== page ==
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Stress & force factors/cosmetic dentistry course by Indian dental academy
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Stress & force factors/cosmetic dentistry course by Indian dental academy

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Indian Dental Academy: will be one of the most relevant and exciting training center with best faculty and flexible training programs for dental professionals who wish to advance in their dental practice,Offers certified courses in Dental implants,Orthodontics,Endodontics,Cosmetic Dentistry, Prosthetic Dentistry, Periodontics and General Dentistry.

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    Stress & force factors/cosmetic dentistry course by Indian dental academy Stress & force factors/cosmetic dentistry course by Indian dental academy Document Transcript

    • Stress & force factors in implants Page 1 CONTENTS:  Introduction  Stress factors  Early crestal bone loss  Various hypotheses related to early crestal bone loss  Force factors  Para function  Masticatory dynamics  Position of the abutment in the arch  Direction of load forces  Nature of the opposing arch  Effect on treatment planning  Summary  References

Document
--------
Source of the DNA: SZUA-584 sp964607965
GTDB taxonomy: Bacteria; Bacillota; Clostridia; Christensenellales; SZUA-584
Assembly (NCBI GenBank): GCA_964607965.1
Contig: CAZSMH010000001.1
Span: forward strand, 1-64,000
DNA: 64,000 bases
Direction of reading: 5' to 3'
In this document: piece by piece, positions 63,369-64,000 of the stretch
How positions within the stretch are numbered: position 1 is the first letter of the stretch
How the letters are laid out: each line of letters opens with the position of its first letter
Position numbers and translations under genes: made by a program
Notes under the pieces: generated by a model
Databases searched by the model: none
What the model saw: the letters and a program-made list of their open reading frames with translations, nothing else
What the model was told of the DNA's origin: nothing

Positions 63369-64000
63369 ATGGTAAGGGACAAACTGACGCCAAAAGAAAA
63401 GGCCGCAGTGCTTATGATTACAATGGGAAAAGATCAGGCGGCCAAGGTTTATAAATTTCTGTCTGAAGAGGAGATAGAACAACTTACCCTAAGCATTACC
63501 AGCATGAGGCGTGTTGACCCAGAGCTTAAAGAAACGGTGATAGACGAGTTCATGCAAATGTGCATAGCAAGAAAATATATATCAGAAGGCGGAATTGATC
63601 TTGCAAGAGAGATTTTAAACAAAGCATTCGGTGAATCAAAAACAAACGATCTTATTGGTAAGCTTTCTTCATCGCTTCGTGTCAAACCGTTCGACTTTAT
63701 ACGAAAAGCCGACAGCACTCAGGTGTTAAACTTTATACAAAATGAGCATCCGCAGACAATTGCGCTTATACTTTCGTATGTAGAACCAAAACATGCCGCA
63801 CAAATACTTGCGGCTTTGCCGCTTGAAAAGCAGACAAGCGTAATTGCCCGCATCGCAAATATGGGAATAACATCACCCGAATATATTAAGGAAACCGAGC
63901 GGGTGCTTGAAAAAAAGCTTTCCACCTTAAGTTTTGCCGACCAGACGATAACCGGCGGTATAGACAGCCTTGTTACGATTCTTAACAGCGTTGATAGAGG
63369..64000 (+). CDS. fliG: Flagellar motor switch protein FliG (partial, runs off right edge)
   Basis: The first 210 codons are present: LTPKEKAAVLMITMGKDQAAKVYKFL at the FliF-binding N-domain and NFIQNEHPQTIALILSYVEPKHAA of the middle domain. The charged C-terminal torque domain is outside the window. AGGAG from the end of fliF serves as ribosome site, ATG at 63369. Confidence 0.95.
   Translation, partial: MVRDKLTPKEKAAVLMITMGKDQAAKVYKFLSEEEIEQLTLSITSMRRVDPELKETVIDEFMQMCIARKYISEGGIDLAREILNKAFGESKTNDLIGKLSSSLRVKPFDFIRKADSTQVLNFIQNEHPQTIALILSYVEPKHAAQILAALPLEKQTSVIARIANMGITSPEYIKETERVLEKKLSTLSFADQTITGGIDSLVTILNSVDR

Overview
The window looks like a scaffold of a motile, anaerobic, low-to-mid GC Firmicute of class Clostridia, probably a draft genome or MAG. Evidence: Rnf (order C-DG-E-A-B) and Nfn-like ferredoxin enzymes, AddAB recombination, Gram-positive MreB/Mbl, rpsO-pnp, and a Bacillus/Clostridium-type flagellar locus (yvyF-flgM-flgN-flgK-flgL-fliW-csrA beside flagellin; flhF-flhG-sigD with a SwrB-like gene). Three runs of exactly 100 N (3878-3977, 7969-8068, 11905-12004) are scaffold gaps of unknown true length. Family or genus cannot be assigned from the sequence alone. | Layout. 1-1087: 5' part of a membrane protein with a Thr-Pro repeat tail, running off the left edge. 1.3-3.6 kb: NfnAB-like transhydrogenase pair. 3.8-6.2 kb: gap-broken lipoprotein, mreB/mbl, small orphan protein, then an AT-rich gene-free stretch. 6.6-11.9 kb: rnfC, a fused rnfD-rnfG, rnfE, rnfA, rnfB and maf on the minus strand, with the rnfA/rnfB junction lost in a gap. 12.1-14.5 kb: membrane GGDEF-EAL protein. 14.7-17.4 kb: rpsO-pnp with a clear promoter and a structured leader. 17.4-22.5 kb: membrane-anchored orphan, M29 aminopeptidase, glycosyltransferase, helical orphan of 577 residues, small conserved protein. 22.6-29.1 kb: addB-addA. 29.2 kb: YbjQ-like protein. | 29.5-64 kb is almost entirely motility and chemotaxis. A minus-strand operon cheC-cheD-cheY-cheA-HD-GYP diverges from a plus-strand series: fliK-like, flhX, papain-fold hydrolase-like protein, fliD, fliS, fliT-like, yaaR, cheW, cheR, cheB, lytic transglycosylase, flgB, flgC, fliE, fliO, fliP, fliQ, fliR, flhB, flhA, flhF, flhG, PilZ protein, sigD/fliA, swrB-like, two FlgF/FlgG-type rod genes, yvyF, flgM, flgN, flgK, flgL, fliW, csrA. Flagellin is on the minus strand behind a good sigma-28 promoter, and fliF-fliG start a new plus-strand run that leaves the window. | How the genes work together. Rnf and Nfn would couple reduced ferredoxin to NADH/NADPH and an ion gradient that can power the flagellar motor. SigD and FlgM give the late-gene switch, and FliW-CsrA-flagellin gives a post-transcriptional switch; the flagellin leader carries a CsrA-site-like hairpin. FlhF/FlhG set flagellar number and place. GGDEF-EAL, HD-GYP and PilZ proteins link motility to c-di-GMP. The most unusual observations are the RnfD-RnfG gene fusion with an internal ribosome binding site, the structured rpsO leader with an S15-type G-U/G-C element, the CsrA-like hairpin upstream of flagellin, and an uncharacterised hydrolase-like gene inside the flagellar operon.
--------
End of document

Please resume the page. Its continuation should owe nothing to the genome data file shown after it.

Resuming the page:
• Stress & force factors in implants Page 2 Introduction:  An understanding of the etiology of early crestal bone loss, unretained restorations, and fracture of components enables the practitioner to develop a treatment plan capable to reduce force factors.  These factors are evaluated in magnitude, duration, direction, type, and magnification effects.  Various methods to reduce these factors are employed. Implant complications from stress: 1. Implant failure 2. Early crestal bone loss 3. Occlusal overload bone loss 4. Screw loosening (prosthesis or abutment) 5. Implant fracture (body or component) 6. Prosthesis fracture (occlusal material or framework) Early crestal bone loss:  It varies in amount and dramatically decreases after the first year. This phenomenon is described as saucerization.  The initial transosteal bone loss around an implant forms a v- or a u-shaped pattern,which has been described as ditching or saucerization around the implant. The current hypotheses for the early crestal bone loss: 1. Periosteal Reflection Hypothesis. 2. Implant Osteotomy Hypothesis. 3. Autoimmune Response of Host Hypothesis. 4. Biological Width Hypothesis. 5. Stress Factors Hypothesis.